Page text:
Publication: Private Sector Participation in Child Health : A Review of World Bank Projects, 1993-2002

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Axelsson, Henrik
Bustreo, Flavia
Harding, April
There is an increasing amount of evidence to support the view that the private sector significantly influences child health and nutrition outcomes through both service provision and supply of health related goods. In this context, this paper analyzes World Bank projects in Health, Nutrition and Population between fiscal years 1993-2002. The paper identifies the range of approaches taken to involve the private sector in improving child health outcomes; the actors involved; the type of activities supported by the projects; and examples of successful private sector participation. The paper's concludes: As measured by the proportion of projects (more than 50 perccent) that involved the private sector in child health, private sector participation was significant. As measured by the magnitude of involvement (budget amounts and stated project objectives), the degree of private sector participation was relatively small for most projects. Since most projects did not mention a systematic assessment of potential and opportunities to engage the private sector, it was difficult to assess whether or not engagement of the private sector was intentional. It was not possible to analyze how and if private sector participation resulted in better health for children, as private sector monitoring indicators measured process and not outcomes. The paper recommends: Encourage engagement of the private sector in World Bank projects addressing child health outcomes. Increase support to World Bank staff and its clients, for example through manuals or toolkits and field demonstrations of successful strategies to engage the private sector in child health programs. Conduct systematic assessments of the potential of the private sector to contribute to improved child health programs. Develop indicators that can measure which approaches lead from private sector engagement to better health for children. Incorporate mechanisms, such as health insurance, risk sharing, subsidies and targeted public health expenditures, to protect the poor and ensure that they are not further impoverished due to payments for health care services.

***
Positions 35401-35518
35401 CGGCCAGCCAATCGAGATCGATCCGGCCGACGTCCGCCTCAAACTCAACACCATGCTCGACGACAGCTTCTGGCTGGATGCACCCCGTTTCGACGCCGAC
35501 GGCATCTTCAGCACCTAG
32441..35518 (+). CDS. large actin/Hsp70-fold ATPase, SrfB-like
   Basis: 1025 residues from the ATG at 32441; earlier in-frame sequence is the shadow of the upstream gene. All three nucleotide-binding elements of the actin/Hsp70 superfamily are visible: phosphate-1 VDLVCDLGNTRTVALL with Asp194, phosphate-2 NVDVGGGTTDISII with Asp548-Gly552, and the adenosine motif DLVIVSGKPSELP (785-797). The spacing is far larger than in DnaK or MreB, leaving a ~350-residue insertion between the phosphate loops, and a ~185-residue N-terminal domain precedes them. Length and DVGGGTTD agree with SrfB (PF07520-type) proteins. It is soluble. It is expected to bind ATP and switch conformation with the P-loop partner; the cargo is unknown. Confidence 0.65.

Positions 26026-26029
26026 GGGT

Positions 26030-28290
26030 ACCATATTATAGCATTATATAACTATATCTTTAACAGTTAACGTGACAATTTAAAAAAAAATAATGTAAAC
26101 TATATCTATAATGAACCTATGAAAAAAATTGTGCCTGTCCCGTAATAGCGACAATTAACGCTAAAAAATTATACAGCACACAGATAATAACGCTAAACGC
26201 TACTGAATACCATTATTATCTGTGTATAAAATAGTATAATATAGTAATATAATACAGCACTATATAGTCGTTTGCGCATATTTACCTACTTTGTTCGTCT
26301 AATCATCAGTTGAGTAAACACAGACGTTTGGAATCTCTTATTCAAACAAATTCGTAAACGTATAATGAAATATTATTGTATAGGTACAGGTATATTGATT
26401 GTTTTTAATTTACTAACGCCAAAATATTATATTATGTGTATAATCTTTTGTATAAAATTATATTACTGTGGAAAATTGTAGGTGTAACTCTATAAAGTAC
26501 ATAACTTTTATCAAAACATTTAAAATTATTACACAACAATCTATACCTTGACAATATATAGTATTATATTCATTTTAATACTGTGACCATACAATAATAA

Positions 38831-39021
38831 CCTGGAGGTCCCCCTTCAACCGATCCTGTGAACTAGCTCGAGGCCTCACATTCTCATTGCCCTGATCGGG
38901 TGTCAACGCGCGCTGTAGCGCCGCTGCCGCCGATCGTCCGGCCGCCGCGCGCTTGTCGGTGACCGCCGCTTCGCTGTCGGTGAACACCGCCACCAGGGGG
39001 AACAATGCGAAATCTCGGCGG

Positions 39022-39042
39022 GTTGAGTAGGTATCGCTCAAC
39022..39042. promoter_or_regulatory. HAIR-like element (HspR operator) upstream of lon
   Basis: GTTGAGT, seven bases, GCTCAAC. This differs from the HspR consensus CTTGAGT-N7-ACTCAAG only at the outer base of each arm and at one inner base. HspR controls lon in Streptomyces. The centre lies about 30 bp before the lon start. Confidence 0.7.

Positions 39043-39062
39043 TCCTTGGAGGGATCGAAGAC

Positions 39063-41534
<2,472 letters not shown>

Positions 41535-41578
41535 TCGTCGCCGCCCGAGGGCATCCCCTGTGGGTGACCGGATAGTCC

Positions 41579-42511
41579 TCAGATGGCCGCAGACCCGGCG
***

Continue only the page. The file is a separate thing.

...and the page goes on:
Axelsson, Henrik; Bustreo, Flavia; Harding, April. 2003. Private Sector Participation in Child Health : A Review of World Bank Projects, 1993-2002. Health, nutrition and population (HNP) discussion paper series;. © World Bank, Washington, DC. License: CC BY 3.0 IGO.
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